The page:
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Crossrail: NAO to investigate delays and overspend

The National Audit Office (NAO) has launched an investigation into overspending and delays to Crossrail.

The NAO will examine the causes of the cost hikes and delays that saw the opening date slip by at least nine months from this December to autumn next year.

In a statement, the NAO said: “Our investigation will examine the causes of the cost increases and schedule delays, the terms of the additional funding, and the governance and oversight of the programme.

“We will also examine the steps being taken by Crossrail Ltd, TfL, and the [Department for Transport] to minimise the impact of the cost increases and delays.”

Crossrail has suffered a number of cost and schedule setbacks in recent months.

In July, the government announced that the overall funding for the project had increased by £590m to £15.4bn, with the additional cash needed to complete remaining work on its central section.

The nine-month delay to Crossrail’s opening was confirmed at the end of August, which CN revealed was driven by delays to the fit-out of its new central stations and tunnels.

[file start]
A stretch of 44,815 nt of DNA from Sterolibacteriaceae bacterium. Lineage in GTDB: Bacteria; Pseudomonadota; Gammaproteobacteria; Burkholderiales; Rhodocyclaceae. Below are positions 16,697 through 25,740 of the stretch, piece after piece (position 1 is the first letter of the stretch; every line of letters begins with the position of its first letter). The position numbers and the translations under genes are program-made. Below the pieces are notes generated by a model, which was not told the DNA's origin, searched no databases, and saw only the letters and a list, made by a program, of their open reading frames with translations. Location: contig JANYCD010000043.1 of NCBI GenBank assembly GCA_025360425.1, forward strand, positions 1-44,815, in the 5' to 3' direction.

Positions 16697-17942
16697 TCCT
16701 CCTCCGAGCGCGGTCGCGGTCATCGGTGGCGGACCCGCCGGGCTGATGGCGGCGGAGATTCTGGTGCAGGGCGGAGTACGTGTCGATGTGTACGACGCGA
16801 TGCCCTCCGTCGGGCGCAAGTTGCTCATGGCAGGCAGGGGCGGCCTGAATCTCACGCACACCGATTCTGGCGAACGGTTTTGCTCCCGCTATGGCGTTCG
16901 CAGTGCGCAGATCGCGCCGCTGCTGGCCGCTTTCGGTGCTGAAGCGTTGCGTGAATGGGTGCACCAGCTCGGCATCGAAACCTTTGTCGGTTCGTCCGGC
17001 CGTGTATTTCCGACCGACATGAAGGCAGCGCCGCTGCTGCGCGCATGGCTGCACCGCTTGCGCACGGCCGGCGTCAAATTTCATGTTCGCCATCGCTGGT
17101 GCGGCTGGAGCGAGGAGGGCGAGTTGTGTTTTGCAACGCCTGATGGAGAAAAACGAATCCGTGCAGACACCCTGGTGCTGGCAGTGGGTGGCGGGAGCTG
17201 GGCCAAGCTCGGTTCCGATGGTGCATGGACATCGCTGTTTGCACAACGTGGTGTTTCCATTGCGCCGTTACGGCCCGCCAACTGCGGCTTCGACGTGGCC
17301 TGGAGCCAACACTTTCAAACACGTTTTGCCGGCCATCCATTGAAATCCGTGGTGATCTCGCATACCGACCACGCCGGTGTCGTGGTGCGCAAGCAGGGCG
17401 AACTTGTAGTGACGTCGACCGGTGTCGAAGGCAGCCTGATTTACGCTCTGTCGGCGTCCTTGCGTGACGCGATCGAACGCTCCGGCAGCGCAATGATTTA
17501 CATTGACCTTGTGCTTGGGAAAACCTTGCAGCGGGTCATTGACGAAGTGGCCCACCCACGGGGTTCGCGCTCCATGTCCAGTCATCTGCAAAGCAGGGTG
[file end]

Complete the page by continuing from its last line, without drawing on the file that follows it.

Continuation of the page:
And in October, Crossrail was given an extra £350m loan by the government to support construction and testing work.

Earlier this month Crossrail appointed Mark Wild as its new chief executive, replacing Simon Wright at the helm of the project. 

Crossrail said Mr Wild had been brought in to lead the project through its final phases, which include trial running, trial operations and the opening of the central section.

Mr Wild, who has served as London Underground MD since June 2016, will return to his role at the transport body once the Elizabeth line has opened.

The appointment was followed by the news that delays to Crossrail were set to cost TfL £210m.

The client will miss out on around £20m during the current financial year to April, with a further £180m-£190m in the following 12 months. 

TfL and the Department for Transport have commissioned independent reviews into Crossrail’s governance and financing, which are being carried out by KPMG.

A spokesperson for Transport for London said: “We will fully assist the National Audit Office with its investigation into the Crossrail project, which is jointly sponsored by TfL and the Department for Transport.”

A DfT spokesperson said: ”Crossrail, a wholly-owned subsidiary of Transport for London, is a world-class project that will transform journeys across the South East and add £42 billion to the UK economy.

“We welcome the NAO investigation and stand ready to assist.”

Crossrail has been contacted for comment.

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